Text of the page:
'THR' Apologizes For All-White Cover

On Wednesday, The Hollywood Reporter released the cover for its actress roundtable, and it was, unsurprisingly, a sea of white faces. The Nov. 27 THR Hollywood Roundtable issue features Jennifer Lawrence, Cate Blanchett, Kate Winslet, Carey Mulligan, Jane Fonda, Brie Larson, Helen Mirren, and Charlotte Rampling, who sat down at the roundtable with THR's Executive Features Editor Stephen Galloway to discuss, among other things, the pay gap problem in Hollywood and the inevitable “backlash” that is the cost for speaking out frankly.

And it’s a huge negligence, to speak frankly myself, that in a conversation about the wage disparity, certainly a kind of discrimination, there are no actresses of color to lend their points of view as people suffering not only from the wage gap, but also the institutionalized and unapologetic racism of Hollywood.

Soon after the cover was revealed, Galloway published an explanation in an article titled “Why Every Actress on The Hollywood Reporter Roundtable Cover Is White,” as an apology of sorts, but also as a denial of most of the responsibility, saying that the industry, not the magazine, was to blame for having so few actresses of color to be able to choose from for such a cover story. It’s not a totally satisfactory response, but I do have to concede that he has a point. Hollywood is so discriminatory that there aren't many actresses of color to choose from. But, that said, couldn’t THR have found at least one? Is the bare minimum so much to ask for?

Apparently, it kind of is. Galloway detailed the complicated process of relentless campaigning that actors and studios take part in ahead of awards season, comparing the promotional barrage to presidential elections: “Behind every movie and every star is Hollywood’s version of the Koch brothers, battling for their chosen candidates to win.” Galloway went on to say of the absence of actresses of color:

In doing all that this year, as we prepared for this cover, we discovered precisely ZERO actresses of color in the Oscar conversation — at least in the weeks starting early September when the roundtables are put together, weeks before they take place and months before the nominations are announced January 14.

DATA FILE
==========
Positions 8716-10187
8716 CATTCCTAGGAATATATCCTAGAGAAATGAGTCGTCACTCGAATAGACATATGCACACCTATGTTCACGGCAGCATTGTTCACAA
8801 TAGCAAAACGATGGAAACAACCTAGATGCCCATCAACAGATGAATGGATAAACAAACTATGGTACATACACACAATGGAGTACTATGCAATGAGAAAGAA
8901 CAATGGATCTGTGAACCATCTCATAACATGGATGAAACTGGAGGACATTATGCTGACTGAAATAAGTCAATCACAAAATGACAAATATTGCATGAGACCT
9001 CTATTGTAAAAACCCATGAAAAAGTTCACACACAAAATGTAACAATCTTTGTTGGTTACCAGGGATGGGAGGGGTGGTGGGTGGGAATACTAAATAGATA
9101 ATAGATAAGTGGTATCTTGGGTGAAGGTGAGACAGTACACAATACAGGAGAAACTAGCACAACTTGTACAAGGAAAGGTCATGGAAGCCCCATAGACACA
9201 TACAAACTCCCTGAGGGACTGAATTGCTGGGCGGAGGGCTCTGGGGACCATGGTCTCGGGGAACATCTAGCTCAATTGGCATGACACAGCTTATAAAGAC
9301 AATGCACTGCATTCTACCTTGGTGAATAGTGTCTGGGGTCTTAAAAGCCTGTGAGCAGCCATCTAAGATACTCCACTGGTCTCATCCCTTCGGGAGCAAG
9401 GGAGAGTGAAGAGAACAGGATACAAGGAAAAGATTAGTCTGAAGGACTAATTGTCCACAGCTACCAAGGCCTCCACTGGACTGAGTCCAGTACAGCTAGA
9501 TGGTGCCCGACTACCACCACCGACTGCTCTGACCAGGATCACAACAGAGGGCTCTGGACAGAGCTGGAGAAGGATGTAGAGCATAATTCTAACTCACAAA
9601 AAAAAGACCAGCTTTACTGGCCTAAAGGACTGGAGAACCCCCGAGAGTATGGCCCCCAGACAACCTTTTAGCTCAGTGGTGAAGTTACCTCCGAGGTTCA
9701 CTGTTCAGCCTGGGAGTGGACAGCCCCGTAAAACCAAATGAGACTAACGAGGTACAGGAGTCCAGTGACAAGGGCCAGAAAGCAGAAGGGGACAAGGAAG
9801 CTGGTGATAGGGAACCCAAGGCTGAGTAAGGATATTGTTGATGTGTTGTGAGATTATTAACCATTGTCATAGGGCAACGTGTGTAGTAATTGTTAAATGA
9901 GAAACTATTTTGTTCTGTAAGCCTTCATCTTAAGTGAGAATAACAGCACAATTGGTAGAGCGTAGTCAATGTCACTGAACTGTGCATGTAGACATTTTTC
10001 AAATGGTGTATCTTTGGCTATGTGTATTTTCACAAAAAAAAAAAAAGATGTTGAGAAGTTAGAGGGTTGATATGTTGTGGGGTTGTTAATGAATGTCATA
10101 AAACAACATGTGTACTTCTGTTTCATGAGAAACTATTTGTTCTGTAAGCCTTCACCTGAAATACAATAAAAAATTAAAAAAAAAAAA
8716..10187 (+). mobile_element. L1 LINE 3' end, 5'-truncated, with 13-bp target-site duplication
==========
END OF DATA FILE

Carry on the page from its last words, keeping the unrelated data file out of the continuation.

He went on to ask who shoulders the blame for the absence of roles for women of color? He quoted Viola Davis’ powerful Emmys acceptance speech; the one she gave when she made history as the first black woman to win for Lead Actress: “And let me tell you something. The only thing that separates women of color from anyone else is opportunity. You cannot win an Emmy for roles that are simply not there.” But for The Hollywood Reporter to shirk responsibility in not creating opportunities when the chance is available to them doesn't fly with me.

One highlight of his "mea culpa" is Galloway's discussion of the fact that the current president of the Academy, Cheryl Boone Isaacs, a black woman, launched the initiative A2020, "a five-year plan to get executives to think outside the traditional thinking when hiring, mentoring and encouraging new talent," focusing on voices of color. At the Governor’s Awards on November 14, Isaacs said, "Words are not enough; we need to take action."

To suggest that The Hollywood Reporter is somehow removed from the industry is nonsensical. If studios and actors are campaigning so fiercely to be a part of these roundtable discussions, THR has clout and influence and the opportunity do more to change the conversation. If the studios are not hiring people of color behind the scenes and in front of the camera, that doesn't mean THR has to follow suit. I don’t purport to have the solutions, but obviously Galloway is an industry insider, and he has power to contribute to these changes.

Galloway ends his piece with this statement:

If there were far more minority men and women to choose from, this sort of hand-wringing would never exist. And it’s about time it changed. Unless the half-dozen men and women now running the major studios demand and foster a culture of diversity, the status quo will continue as it is. And I’ll be writing a mea culpa every year.

And while his apology is thoughtful, I can't help but want something more. Hopefully, Galloway realizes that his stake is influential and that change happens not only in the insular world of the Academy, but in the industry at large, where he and The Hollywood Reporter (and, of course, the rest of the media) have to share in and recognize their responsibility to be more inclusive to people of color.